Not long after the Exodus, not long after the rescue at the Sea of Reeds, not long after the miraculous sweetening of water to quench their thirst, the Israelites have another crisis. This time, it’s about food. And their anxiety triggers memories of the good old days:
“If only we had died by the hand of the LORD in the land of Egypt, when we sat by the fleshpots, when we ate our fill of bread! For you have brought us out into this wilderness to starve this whole congregation to death” (Exodus 16:3).
Does anyone find it remotely plausible that the Israelites ate their fill of bread when they were enslaved? Is it more likely that they were eating from the fleshpots of Egypt or scrubbing said pots? And yet, this is what they remember in their moment of food insecurity. Or is their memory playing tricks on them?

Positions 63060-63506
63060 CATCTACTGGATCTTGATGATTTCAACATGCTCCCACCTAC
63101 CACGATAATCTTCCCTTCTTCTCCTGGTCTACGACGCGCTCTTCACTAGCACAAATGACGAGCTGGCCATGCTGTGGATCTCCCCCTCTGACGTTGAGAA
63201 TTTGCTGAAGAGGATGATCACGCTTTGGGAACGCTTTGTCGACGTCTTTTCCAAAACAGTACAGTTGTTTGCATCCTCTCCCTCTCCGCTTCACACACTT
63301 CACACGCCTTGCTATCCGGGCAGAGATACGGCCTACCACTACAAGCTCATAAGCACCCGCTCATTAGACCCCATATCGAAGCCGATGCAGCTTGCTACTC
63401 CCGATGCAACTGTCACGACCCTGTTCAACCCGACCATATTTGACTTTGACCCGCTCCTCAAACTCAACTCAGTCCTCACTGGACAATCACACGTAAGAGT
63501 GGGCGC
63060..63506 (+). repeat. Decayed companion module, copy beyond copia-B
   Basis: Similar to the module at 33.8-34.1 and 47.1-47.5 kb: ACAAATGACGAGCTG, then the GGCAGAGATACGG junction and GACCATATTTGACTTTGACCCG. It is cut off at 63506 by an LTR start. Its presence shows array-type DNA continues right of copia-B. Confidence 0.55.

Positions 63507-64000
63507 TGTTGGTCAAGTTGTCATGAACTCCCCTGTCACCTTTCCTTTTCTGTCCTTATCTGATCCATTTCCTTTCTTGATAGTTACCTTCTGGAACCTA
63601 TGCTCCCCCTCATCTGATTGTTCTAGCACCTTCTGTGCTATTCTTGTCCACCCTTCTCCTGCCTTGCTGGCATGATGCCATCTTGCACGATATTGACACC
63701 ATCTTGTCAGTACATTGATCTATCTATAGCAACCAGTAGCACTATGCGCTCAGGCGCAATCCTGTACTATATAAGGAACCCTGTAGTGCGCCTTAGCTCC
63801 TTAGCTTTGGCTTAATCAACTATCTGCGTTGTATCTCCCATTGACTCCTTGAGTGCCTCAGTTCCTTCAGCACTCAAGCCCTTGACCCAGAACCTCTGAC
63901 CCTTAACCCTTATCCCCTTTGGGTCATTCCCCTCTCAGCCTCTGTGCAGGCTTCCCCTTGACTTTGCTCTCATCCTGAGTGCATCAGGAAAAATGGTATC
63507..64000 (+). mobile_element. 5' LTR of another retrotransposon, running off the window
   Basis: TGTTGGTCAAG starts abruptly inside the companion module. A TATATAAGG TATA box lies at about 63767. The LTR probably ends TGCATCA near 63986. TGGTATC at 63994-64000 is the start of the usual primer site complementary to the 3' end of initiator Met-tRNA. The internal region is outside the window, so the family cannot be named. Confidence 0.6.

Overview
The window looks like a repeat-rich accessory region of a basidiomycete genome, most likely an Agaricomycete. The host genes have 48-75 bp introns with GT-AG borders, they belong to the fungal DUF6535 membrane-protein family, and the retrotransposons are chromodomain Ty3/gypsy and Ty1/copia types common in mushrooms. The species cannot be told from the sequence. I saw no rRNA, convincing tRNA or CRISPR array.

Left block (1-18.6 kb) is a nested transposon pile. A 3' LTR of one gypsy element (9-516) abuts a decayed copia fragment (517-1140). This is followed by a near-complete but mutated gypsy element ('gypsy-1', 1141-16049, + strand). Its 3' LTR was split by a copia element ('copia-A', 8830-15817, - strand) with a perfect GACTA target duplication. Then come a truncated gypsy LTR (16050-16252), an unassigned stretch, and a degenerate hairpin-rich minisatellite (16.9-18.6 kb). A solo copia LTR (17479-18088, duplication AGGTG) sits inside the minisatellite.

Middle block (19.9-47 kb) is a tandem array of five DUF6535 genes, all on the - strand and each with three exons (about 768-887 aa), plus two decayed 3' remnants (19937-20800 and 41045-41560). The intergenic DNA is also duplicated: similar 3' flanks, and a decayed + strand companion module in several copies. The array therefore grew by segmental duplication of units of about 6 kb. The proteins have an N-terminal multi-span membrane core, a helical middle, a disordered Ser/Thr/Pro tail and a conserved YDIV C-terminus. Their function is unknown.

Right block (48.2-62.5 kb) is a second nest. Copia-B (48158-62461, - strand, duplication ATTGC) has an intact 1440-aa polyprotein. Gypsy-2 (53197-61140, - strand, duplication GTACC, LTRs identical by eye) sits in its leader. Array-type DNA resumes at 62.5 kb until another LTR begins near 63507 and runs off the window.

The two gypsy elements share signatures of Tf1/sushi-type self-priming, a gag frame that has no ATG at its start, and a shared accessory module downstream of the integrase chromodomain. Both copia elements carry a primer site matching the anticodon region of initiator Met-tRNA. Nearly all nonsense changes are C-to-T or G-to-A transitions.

On Shabbat morning, we’ll explore this phenomenon, which is part nostalgia and part something else that is very powerful in human nature. And we will see that religion understands the difference between history and memory (hopefully in a good way).
Shabbat Shalom and Shalom al Yisrael,
Rabbi David Wise
Candle lighting: 4:46 PM
Torah Reading: Exodus 13:17-17:16
Haftarah: Judges 4:4-5:31